Iran has decided to lodge a formal complaint in the United Nations against remarks by President Barack Obama of the United States that Washington could use nuclear weapons against Tehran.

“We will submit our formal complaint against this kind of threats to the United Nations,” said Iran's Foreign Ministry spokesman Ramin Mehman-Parast in an interview with the semi-official Fars News Agency. Mr. Obama's remarks were “a threat to global security,” he said. In an interview with the New York Times ahead of the unveiling of the U.S. Nuclear Posture Review (NPR), Mr. Obama had singled out Iran and North Korea as countries which would not benefit from Washington's pledge not to use nuclear weapons against Nuclear Non-Proliferation Treaty (NPT) complying countries. Separately, amplifying Mr. Obama's remarks, the U.S. Defence Secretary, Robert Gates said: “I actually think that the NPR has a very strong message for both Iran and North Korea.”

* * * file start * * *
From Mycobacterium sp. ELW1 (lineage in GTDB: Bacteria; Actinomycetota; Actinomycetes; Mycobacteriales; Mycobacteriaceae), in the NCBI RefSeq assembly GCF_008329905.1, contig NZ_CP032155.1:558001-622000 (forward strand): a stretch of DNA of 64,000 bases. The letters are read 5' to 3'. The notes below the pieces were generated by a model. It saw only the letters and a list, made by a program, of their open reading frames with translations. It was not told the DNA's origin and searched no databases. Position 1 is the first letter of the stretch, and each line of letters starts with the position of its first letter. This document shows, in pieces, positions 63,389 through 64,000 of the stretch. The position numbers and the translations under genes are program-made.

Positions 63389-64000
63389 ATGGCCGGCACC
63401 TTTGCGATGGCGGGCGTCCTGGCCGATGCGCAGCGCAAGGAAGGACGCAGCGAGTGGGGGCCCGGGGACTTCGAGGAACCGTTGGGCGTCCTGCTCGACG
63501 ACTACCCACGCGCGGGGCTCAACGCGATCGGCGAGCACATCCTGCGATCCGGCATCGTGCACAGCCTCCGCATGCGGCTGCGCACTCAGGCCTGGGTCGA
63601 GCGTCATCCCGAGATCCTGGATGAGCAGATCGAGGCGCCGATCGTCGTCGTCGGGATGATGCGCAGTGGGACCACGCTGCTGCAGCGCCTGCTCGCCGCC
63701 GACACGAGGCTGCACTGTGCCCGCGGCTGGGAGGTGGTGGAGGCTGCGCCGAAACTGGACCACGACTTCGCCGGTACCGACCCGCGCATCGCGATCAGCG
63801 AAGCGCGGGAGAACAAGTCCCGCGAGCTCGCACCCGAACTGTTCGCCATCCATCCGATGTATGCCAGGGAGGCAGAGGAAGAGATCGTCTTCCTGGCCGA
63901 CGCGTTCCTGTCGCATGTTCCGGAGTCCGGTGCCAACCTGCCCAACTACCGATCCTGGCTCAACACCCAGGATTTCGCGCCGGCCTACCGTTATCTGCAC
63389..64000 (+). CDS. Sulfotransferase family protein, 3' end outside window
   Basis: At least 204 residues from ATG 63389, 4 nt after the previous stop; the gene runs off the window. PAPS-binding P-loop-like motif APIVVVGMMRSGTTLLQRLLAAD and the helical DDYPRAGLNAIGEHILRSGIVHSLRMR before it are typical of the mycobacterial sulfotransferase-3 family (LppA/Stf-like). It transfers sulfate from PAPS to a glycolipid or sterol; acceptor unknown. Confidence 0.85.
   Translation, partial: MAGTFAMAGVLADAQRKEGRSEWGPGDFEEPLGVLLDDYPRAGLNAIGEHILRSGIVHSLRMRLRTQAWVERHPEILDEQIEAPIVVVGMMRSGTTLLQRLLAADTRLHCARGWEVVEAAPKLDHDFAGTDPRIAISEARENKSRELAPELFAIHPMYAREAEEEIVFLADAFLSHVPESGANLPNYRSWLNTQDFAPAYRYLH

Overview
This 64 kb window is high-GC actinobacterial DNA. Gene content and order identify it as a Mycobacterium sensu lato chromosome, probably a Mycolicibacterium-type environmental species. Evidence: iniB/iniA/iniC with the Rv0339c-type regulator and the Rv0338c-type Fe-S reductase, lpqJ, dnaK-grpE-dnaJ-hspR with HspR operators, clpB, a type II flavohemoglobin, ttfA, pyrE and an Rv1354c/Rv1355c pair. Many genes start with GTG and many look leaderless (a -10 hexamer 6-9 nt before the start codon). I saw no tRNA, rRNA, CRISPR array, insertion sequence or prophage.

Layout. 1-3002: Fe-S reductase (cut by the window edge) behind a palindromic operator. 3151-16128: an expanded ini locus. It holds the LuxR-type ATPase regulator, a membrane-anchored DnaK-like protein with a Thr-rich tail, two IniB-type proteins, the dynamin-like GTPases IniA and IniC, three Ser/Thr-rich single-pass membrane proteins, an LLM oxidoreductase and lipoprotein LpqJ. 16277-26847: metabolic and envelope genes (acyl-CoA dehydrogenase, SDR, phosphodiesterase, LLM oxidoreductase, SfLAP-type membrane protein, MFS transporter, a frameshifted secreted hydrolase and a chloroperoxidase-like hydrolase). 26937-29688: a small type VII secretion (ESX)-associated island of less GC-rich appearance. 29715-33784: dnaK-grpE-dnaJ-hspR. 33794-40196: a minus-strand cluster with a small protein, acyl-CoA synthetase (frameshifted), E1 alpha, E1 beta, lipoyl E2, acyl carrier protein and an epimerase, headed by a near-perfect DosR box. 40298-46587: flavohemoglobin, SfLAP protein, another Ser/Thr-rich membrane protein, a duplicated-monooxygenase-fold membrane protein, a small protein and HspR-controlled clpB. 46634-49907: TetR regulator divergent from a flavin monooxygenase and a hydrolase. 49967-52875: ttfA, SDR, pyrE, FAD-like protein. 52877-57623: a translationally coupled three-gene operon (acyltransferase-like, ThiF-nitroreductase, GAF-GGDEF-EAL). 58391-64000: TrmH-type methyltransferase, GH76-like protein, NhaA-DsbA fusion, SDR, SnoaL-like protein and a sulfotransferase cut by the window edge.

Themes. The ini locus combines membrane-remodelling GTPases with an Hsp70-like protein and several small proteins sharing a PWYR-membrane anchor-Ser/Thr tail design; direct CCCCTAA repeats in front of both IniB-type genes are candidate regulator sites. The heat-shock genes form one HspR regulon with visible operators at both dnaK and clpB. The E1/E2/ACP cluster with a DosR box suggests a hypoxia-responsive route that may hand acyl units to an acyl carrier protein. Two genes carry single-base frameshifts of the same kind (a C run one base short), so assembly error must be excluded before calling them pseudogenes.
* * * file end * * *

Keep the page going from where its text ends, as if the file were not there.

There has been a cascade of condemnations against the Obama administration's assertions right across Iran's leadership spectrum.

On Sunday, Iran's Supreme Leader Ayatollah Ali Khamenei said that words used by Mr. Obama were “disgraceful and harmful to the Americans.”

Ayatollah Khamenei said the “world should not overlook such words” where “the President of a country threatens [another country] with an atomic attack”.

Iranian President Mahmoud Ahmadinejad said Mr. Obama had aired his remarks under the influence of powerful Israeli lobby groups.

Speaker of Iran's parliament Ali Larijani said the U.S. President's assertions were a violation of the Nuclear Non-Proliferation Treaty (NPT).

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